When the debris of the resin of the toner are thus present on the surface of the developing sleeve, the resin of the toner contacting with the surface of the developing sleeve often contacts with the resin on the surface of the developing sleeve and therefore, sufficient frictionally charging charges are not given to the toner and the charged amount of the toner is reduced.

When plating of a thickness of 3 μm or greater is provided on the surface of the developing sleeve, the small depressions 14 of a diameter of the order of 5 μm in which the resin of the toner is embedded can be filled with the plating metal. Therefore, the presence of the debri of the resin of the toner on the surface of the developing sleeve can be eliminated during continuous image formation and the toner can be charged well by the surface of the developing sleeve, and the occurrence of the reduction in the charged amount can be prevented.

The upper limit of the thickness of the plating is 20 μm, and if the plating is made thicker than this, uniform plating film is not obtained on the surface of the developing sleeve, and great unevenness necessary for the conveyance of the toner is filled and the conveyability of the toner is reduced, and this is not preferable.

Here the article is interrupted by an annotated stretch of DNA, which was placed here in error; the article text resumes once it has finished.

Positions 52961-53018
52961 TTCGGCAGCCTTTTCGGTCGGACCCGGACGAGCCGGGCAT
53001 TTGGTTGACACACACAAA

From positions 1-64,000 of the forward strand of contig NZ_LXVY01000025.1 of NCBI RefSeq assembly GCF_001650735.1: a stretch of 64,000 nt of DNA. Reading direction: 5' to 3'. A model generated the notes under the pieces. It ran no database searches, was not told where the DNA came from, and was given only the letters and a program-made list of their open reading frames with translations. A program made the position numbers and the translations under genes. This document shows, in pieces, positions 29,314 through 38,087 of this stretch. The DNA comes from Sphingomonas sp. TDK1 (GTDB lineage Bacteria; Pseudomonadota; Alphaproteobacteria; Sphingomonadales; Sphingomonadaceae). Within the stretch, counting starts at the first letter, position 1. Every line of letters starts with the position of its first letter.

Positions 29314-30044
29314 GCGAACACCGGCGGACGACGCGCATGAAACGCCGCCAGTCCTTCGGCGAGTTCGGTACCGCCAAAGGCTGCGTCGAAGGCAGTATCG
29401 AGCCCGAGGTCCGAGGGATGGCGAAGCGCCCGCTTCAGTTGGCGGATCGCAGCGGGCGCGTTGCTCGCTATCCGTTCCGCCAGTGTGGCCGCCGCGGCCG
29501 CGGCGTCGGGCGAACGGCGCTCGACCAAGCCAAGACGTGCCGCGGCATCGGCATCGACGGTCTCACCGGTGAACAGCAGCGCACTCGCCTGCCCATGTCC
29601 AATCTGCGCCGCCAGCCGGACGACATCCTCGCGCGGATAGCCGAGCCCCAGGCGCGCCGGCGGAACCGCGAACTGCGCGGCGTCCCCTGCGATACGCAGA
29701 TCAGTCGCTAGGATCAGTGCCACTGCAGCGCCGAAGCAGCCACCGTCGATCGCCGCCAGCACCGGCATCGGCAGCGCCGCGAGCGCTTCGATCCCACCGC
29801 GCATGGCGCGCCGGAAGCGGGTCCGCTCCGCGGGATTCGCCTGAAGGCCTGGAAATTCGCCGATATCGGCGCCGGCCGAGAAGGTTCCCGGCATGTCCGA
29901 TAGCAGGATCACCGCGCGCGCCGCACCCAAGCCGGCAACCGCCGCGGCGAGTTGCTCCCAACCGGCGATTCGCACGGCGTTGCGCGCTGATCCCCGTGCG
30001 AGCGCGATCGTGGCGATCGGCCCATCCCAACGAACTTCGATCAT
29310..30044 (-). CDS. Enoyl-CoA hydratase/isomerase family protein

The effect of the eliminating the small depressions 14 in the recesses 13 of the surface of the developing sleeve by the above-mentioned embedding of the plating metal is particularly useful in the case of a developing sleeve using SUS of which the hardness is as relatively high as Hv=150 to 190. This is because even if the sand blast treatment by particles of a regular shape is effected, when the hardness of the material of the developing sleeve is high, the surface of the developing sleeve cannot be smoothly blasted as per the configuration of the particles and not a few small depressions in which the resin of the toner is embedded are created in the surface of the developing sleeve.

The hardness of the metal plating may preferably be Hv=450 or greater, and necessary wear resistance can be obtained. The higher is the upper limit of the hardness, the better, but if annealing which is usually used means for increasing the hardness of plating is done, the developing sleeve will become warped and the vibration during the rotation thereof will become great and therefore, in practice, the upper limit is of the order of Hv=1000.